Q. How long will the reading campaign last?

A. Considering the needs of the youth, the reading campaign is by no means a temporary expedient and will be carried on permanently.

Q. What measures will you take to guide the reading?

A. Youth organizations at all levels should encourage extensive and lively activities such as guidance lectures, tests on the books…The talks…at present should stress the significance of resisting the bourgeoise cultural contamination.  Their contents need to be continuously renewed and their forms diversified.

And thus we have Hu Jintao today.

At the same time that this interview was occuring, Hu’s newspaper, the Zhongguo Qingnianbao, published an editorial (“Desire for Fuller Life is No Ideological Contamination”) in which some confusion among the masses was pinpointed.  What the hell was meant by “ideological contamination” anyway?  The editorial answered this question simply enough: “pornography” and, in a last gasp of jumbled nonsense, “and bourgeoise liberalism in the theoretical and cultural fields whereby cultural products are turned into a commodity.”

I hope that in future debates over the Chinese internet and censorship, that my colleagues recognize that, while the internet is a new channel of communication, it did not create some giant crisis for the CCP.  Simply apply the old methods consistently enough, treat the people like “youngsters who are maturing and have not got their outlook on the world and life into shape,” and everything will be fine.

A wonderful contrast, a spark of hope from the 1980s, is found in the same communist journal.  In 1985 the party experimented in its normal laboratory for such reforms, the middle schools of Beijing.

(This is true: Beijing is the launching pad for everything, including the Cultural Revolution of course.  Myself, I recall publishing some work based on anti-American songs from the early Korean War whose first singers were just that audience, but in 1950.  Oh indeed! to have been blessed with a fatherly danwei, a Beijing hukou, and an education from the Fourth Middle School of Beijing city!  To be the first to sing a new song!  To sing, and then to hammer out the gaokao, annihilate various assignments as if one were conducting guerilla warfare {surround, outwit, and destroy piece by piece of the larger body of troops/the homework}, get into Beida, marry a girl with some serious guanxi in the PLA, and clamber up the ranks of the elite.  Or, get a gig teaching “Deng Xiaoping Theory / the Three Represents.”  But I digress…)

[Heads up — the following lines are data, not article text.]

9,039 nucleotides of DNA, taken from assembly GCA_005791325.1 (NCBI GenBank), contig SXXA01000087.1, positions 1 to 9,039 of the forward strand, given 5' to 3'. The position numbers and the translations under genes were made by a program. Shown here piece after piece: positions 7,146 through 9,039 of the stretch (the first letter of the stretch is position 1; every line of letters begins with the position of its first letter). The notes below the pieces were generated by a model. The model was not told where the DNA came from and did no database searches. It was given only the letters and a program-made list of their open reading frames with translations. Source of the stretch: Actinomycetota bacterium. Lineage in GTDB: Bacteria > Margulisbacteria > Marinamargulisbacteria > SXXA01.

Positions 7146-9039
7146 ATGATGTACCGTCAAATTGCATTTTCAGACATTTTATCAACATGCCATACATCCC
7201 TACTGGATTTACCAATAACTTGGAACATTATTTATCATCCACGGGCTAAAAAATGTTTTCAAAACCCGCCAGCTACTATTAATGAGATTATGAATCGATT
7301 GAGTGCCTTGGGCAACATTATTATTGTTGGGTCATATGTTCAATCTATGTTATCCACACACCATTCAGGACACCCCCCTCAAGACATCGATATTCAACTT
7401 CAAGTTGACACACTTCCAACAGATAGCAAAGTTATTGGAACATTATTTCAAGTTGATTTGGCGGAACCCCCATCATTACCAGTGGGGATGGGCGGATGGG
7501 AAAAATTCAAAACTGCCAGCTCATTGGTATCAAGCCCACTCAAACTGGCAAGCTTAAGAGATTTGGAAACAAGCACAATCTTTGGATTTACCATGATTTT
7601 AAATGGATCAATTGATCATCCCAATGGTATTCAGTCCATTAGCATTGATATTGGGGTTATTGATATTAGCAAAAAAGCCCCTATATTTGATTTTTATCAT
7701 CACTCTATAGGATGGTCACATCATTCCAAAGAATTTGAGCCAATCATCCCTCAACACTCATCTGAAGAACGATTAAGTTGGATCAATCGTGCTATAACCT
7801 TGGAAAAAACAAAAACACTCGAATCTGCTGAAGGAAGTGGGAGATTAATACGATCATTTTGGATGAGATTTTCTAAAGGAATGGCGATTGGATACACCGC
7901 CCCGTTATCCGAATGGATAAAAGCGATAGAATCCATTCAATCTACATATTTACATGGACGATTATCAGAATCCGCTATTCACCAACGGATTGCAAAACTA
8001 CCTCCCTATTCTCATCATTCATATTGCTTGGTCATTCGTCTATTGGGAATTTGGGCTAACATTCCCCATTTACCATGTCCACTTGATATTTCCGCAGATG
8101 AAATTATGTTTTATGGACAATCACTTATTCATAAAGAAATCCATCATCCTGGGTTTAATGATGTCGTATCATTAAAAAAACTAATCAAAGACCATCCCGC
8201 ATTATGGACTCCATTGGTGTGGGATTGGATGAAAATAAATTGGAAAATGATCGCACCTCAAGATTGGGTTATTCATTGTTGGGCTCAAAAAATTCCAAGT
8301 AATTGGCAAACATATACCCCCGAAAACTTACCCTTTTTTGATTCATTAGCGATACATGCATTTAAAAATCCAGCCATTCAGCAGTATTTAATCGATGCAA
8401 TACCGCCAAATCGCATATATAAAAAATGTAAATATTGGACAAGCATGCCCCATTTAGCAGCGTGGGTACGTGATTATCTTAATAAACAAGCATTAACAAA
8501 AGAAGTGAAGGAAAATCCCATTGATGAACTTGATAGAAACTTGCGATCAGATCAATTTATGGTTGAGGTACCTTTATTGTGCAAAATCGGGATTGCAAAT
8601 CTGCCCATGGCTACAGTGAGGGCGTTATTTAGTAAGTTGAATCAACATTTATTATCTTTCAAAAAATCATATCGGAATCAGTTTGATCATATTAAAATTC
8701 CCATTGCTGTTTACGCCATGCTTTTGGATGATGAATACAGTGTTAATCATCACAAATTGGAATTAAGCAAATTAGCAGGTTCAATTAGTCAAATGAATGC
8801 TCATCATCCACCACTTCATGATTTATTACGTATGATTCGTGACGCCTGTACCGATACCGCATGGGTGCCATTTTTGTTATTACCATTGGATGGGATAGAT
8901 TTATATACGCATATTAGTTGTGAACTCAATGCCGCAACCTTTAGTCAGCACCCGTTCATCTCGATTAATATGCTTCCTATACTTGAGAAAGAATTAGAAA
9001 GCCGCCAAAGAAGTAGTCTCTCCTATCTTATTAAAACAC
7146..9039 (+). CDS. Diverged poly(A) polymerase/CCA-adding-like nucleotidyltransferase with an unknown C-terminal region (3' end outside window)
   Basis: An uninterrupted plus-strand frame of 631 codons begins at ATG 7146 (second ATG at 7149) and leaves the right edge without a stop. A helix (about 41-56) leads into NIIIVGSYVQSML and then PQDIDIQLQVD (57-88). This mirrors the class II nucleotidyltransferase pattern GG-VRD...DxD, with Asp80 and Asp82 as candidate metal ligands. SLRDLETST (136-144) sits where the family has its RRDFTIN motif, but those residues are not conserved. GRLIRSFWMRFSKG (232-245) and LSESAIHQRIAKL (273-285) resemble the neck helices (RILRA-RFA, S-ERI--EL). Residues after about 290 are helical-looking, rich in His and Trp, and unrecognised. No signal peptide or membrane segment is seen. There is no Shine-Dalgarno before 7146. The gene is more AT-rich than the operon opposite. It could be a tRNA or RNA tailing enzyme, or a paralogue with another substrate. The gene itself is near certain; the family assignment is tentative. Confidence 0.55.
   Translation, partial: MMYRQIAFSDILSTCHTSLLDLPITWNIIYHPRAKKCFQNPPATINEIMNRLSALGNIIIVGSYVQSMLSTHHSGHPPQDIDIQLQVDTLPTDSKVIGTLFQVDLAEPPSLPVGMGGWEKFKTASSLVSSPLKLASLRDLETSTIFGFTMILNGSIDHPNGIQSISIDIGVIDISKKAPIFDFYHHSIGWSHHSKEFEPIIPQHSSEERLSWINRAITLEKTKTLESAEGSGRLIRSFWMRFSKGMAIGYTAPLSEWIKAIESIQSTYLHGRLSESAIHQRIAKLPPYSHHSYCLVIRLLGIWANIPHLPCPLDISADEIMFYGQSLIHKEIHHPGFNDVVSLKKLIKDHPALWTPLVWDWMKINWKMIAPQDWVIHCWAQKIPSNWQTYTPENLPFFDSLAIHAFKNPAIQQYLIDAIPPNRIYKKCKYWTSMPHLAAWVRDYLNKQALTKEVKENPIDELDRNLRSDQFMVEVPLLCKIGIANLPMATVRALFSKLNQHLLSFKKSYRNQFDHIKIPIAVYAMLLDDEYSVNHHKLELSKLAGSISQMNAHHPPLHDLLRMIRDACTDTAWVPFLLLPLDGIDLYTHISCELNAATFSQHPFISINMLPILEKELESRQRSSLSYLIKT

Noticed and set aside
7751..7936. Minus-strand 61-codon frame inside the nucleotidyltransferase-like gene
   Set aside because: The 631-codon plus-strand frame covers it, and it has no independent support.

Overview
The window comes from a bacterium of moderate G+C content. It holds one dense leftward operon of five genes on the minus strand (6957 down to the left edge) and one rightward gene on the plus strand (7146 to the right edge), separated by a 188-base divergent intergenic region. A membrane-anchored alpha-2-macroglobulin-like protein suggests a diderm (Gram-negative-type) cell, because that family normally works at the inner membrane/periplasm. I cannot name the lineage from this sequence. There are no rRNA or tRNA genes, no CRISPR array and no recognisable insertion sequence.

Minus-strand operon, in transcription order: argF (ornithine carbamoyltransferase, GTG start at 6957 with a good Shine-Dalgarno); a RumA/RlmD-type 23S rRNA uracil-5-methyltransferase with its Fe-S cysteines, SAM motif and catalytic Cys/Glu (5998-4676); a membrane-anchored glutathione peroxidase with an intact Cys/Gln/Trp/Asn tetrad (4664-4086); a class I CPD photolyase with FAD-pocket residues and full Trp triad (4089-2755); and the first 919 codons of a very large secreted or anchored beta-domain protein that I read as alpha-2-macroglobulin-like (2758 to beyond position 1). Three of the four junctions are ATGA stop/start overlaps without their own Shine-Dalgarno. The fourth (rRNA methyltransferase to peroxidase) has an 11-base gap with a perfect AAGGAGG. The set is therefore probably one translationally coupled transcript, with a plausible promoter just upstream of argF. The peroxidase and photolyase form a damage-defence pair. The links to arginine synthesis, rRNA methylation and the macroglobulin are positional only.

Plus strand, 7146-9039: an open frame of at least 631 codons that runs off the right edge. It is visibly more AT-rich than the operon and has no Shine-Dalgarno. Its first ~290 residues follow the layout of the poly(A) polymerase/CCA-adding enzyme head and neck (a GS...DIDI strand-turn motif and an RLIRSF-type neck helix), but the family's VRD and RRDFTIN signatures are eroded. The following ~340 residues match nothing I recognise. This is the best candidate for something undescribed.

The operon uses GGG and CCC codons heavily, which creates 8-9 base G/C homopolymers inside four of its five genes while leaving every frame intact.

Yet it should be remarked that the CCP at least experimented with a more open communications environment for youth in the same epoch.

In 1985,  one hundred student journalists at the No. 35 Middle School of Beijing founded a news agency, led by Yang Yixin, an upperclassmen.  While Yang and everyone else were working under the leadership of the Beijing Qingnian bao, they were bold in their pronouncements.  Their goal, as stated in the China Youth Bulletin, was for China to become “a cradle for famous journalists in the 21st century.”  This is bold stuff!  China returning to its great tradition of journalists, gaining a foothold on the world stage as they had during World War II via such flinty and persistent reporters as Wang Yunsheng.  And seeing the development of student journalism as part of the Four Modernizations is even more bright.

Going on, the 1985  bulletin noted that “[the policy’s’] aim is to tap intellectual resources, foster students’ creative abilities and keep themselves well-informed so as to bring up a new generation of jounalists and student activists.”  The students were authorized to send a tongxun, or circular, to all middle school students in Beijing.

What became of this group and Yang Yixin?  Did this activity expand and thrive, only to be cut short by the events of 1989?  And can you imagine the CCP today allowing access to any part of its communications appartus to even the most loyal middle school students?  The whole notion of student control over newspapers and their ability to command school or government printing presses is one which remains highly contested in the U.S., but in the context of the PRC with its endemic censorship and information control policies, such tentative essays toward reform are worth noting, even if they amount to nought.

I’ll conclude with the students’ own triumphant procolomation of 1985, most likely drafted by the ambitious teenage hand of Yang Yixin: “The current economic reforms have opend up a bright future for us.  We should find a new way to enhance our abilities.  Our slogan is ‘Go our own way hitherto untrodden, forward to a magnificence never attained before.'”


Hu Jintao, “Answering Questions On the Reading Drive,” Chinese Youth Bulletin (Zhongguo qingnian tongxun 中国青年通讯) Vol. 4 No. 1 (Jan. 1984): 4. {Referenced at Bundesarchiv, Berlin.}

“The 1st Student News Agency,” Chinese Youth Bulletin (Zhongguo qingnian tongxun 中国青年通讯) Vol. 5 No. 3 (Jan. 1984): 15.  {Referenced at Bundesarchiv, Berlin.}